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My 8-year-old told me ‘There are no losers.’ Here’s why I corrected her.

“There are no losers.”

As my 8-year-old daughter recently said those words to me, certainty and defiance shone behind her hazel eyes. I just knew it was something she had been taught at school, probably by well-meaning teachers, and she believed it.

At that point I had a choice to make as a parent. Do I go along with this notion, and wait until she’s older to explain the harsh realities of life, or do I break it to her, right then and there?

“Yes, there are losers,” I said.

“No there’s not,” she replied.

But my words had sunk in. She looked confused, even a little hurt.

It was tough to continue, not to tell her the lie that life is perfect and everyone wins. I wanted to. My heart yearned to take her in my arms and hug her and let her know nothing would ever disappoint her, she will never stumble.

But I knew that would not be the best thing to do as a parent who cares about their child. I don’t want my daughter not to understand or be able to process the inevitable struggles — and defeats — that come with life.

“Yes, there are,” I replied.

We stared at each other for a moment.

“When many people apply for a job, only one person gets it, the rest don’t,” I said. “When teams play against each other, one team wins and the other loses. When two people run for president, one person wins, and the other person loses.”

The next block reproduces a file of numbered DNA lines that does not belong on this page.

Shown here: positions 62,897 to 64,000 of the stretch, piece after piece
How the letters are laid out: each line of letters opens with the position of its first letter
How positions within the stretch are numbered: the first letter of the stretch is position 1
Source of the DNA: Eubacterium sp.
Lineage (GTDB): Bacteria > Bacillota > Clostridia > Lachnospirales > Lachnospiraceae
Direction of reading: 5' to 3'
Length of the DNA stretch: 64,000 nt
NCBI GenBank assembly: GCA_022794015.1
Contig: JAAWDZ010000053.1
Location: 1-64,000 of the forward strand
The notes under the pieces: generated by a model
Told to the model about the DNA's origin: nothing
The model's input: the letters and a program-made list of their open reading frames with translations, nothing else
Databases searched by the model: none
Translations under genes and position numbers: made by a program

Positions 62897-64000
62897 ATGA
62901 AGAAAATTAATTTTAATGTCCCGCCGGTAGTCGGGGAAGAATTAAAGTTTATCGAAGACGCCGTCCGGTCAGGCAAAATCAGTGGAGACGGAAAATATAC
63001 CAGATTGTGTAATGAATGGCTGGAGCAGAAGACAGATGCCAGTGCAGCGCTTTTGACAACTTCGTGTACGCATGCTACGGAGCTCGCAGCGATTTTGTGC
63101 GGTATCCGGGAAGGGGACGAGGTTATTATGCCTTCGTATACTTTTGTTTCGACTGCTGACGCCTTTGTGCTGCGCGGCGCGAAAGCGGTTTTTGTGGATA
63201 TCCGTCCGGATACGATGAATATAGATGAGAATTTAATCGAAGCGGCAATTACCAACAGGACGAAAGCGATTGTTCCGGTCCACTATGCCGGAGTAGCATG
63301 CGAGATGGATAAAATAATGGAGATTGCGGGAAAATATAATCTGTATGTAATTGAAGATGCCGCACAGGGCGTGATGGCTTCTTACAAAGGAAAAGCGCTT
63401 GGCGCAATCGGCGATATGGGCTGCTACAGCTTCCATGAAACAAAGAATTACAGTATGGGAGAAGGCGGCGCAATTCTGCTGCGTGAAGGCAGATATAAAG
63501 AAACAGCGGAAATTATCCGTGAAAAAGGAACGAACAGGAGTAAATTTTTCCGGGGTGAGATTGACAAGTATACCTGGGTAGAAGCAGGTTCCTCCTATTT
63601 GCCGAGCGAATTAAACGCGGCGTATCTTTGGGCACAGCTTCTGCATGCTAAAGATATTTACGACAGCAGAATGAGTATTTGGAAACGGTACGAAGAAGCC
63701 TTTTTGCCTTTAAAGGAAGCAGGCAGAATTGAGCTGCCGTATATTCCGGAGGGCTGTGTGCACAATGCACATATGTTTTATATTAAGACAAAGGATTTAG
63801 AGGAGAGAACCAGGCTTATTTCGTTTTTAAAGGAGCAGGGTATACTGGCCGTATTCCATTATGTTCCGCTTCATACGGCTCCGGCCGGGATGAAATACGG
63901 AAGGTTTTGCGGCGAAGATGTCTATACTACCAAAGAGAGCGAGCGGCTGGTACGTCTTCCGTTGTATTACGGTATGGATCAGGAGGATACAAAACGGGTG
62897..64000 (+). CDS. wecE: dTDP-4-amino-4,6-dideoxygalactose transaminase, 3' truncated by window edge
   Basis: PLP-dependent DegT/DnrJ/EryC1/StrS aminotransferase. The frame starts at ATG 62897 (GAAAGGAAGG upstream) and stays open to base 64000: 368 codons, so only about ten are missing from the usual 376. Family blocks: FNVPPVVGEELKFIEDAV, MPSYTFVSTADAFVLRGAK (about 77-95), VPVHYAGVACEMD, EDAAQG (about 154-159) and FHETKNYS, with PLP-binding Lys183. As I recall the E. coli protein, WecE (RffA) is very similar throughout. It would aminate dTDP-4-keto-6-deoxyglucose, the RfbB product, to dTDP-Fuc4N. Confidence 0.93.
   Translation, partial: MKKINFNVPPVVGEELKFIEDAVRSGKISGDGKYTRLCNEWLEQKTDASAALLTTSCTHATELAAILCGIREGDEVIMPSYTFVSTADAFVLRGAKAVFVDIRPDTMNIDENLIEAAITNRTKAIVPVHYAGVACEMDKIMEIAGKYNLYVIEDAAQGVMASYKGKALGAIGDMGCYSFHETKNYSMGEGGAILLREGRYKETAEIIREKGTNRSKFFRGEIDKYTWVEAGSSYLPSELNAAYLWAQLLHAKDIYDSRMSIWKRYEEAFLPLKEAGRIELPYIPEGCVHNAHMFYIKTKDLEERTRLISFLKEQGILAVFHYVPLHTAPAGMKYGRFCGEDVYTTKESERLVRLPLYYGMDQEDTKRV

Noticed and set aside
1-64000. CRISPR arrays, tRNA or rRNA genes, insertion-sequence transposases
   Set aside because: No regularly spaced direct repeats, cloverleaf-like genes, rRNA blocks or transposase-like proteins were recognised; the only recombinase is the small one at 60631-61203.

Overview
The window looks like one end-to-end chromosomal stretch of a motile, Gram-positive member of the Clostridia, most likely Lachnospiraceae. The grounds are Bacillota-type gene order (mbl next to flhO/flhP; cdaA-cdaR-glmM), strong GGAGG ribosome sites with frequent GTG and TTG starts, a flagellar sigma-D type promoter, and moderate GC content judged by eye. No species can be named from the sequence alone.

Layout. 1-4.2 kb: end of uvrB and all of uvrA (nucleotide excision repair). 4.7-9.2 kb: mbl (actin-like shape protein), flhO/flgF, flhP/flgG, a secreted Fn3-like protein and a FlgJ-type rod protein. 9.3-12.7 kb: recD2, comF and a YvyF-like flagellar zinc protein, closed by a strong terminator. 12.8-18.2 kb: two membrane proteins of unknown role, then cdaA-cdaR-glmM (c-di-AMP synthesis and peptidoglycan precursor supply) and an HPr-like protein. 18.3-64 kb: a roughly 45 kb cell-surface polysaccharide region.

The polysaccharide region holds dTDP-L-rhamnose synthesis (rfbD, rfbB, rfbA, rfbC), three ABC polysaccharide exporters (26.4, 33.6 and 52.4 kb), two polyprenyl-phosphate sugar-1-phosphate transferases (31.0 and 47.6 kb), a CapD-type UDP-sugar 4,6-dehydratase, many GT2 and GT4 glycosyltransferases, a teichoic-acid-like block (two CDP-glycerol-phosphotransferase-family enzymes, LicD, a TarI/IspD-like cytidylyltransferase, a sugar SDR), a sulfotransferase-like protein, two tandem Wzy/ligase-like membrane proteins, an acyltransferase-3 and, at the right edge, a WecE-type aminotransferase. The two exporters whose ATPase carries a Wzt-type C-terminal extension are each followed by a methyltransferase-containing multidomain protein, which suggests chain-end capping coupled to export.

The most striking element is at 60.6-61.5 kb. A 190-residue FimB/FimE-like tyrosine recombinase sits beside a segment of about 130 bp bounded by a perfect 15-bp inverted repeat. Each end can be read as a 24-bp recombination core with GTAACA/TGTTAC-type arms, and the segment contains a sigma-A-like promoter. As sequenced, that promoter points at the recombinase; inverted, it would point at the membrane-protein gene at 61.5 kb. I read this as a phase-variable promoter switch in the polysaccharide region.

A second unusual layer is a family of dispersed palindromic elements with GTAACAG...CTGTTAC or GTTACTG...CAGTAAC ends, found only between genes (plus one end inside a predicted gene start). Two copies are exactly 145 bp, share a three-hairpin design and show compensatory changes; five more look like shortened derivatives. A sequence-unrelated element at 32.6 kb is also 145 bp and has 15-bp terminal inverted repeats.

As she considered that, I continued.

“Now this does not mean it’s OK to call people losers,” I said. “That’s not what I am talking about. What I am saying is, that in life, there are winners and losers when it comes to certain things, like applying for a job, or in competition. It’s important to understand that.”

I think she did, but she was concerned about all the other job applicants — what about them.

“Well, they can try to find another job,” I said.

“Can they re-apply to the job they wanted,” she asked, hope and desperation in her voice. “Can they try again?”

“Maybe later, after some time has passed,” I said.

As the conversation ended, my daughter walked away a little wiser.

As a mother, I have never shied away from telling my children that “life’s not fair,” my favorite retort to any “but that’s not fair!” complaint they lob my way.

I encourage them to strive for greatness — but prepare them to face challenges. I tell them the hurdles we overcome make us stronger, build character and perseverance. It’s a lesson all of us come to truly understand as we get older, but I do not want my kids blindsided.

They will not grow up to be precious snowflakes.

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About the Author
Fix Editor
Jennifer Kabbany is editor of The College Fix. She previously worked as a daily newspaper reporter and columnist for a decade in Southern California, and prior to that held editorial positions at The Weekly Standard, Washington Times and FrontPageMagazine. She is also a Robert Novak Journalism Fellowship recipient and has contributed to National Review.

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